How to manage your writing projects with Ulysses

Recently I’ve had a few people ask me how I keep track of my writing projects, particularly on long-form writing like my first short story, and I’d love to share one of my secrets: an app called Ulysses.

Disclaimer: I don’t work for them or get paid for writing this glowing review, I just really like it! There is, however, an affiliate link at the end of this post which I would get a small payment for if you decided to give it a go.

What is Ulysses?

Ulysses is an app that’s available on Apple devices (both mobile and desktop/laptop).

I use Word. What’s so great about Ulysses?

Word?! You have my sympathy! There are a few reasons I would recommend Ulysses to anyone trying to keep track of their writing. Here’s the overview, which I’ll expand on afterwards:

  • it’s beautifully simple, clean and pleasant to use
  • it acts as both a writing app and a flexible project management app to keep track of work in different folders
  • it uses markdown, a writing technique that removes formatting decisions from the initial writing process and making formatting more uniform when you’re ready to output a file or HTML
  • you can easily write comments into text which enables quick edit notes or drafting writing to fill in later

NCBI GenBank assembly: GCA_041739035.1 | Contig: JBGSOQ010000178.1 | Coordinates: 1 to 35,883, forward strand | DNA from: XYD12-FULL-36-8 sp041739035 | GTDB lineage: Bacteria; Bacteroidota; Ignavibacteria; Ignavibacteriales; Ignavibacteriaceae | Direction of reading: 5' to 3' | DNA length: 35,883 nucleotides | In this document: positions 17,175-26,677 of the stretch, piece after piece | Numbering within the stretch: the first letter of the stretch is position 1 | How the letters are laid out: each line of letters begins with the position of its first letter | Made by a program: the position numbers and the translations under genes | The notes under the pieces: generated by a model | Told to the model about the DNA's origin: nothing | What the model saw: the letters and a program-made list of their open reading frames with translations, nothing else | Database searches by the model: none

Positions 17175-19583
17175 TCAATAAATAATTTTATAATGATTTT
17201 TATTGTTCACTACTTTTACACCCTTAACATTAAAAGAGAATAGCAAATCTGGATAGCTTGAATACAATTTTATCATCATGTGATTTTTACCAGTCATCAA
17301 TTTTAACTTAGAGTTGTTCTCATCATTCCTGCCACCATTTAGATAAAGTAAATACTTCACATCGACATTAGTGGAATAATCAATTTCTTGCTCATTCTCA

• you can sync across devices very easily
  • you can tag, search and track goals

There are probably many more reasons, but these are the ones I’m going to focus on, and the ones that really help me.

A beautiful, functional interface

Okay, maybe beautiful is a bit strong, but Ulysses is a simple, functional, clean app – which to my mind makes it beautiful (form follows function and all that). It’s not trying to do anything special – in fact, if anything, it’s just trying to stay out of the way.

The three column writing application in Ulysses
Three columns on the desktop version – projects, documents, and the editing panel – top secret work redacted 😉

On the desktop version there are three main columns; folders, documents, and the writing view. This makes it really easy to hop around between projects. The app is similar but you only ever have one view at a time (otherwise it would be super squished).

The distraction free mode makes writing the top priority
A distraction free mode hides everything else to just get on with writing

In the writing panel, you can jump to a zero-distraction mode, and use markdown and a few useful shortcuts to really unlock the power of the program.

Manage writing projects with ease

The projects column is very intuitive – I organise it with several folders within main folders, for example on this blog I have a folder for ideas in progress, another for review and another when they are ready to publish. As well as that I have a bunch of other folders for non-blog posts such as projects and the like.

Markdown leaves the creative part of your brain alone

You basically have to start using markdown when you use Ulysses, which has a small learning curve. It may seem like a bit of a faff at first, but soon you’ll wish you could use markdown everywhere. Here are a few examples of how markdown works here:

For headers, use a ‘#’. One # is the main header (H1) for HTML users, and two ## is the next level down. Simple.

writing headers in markdown

for bold text add to either side of the text you wish to make bold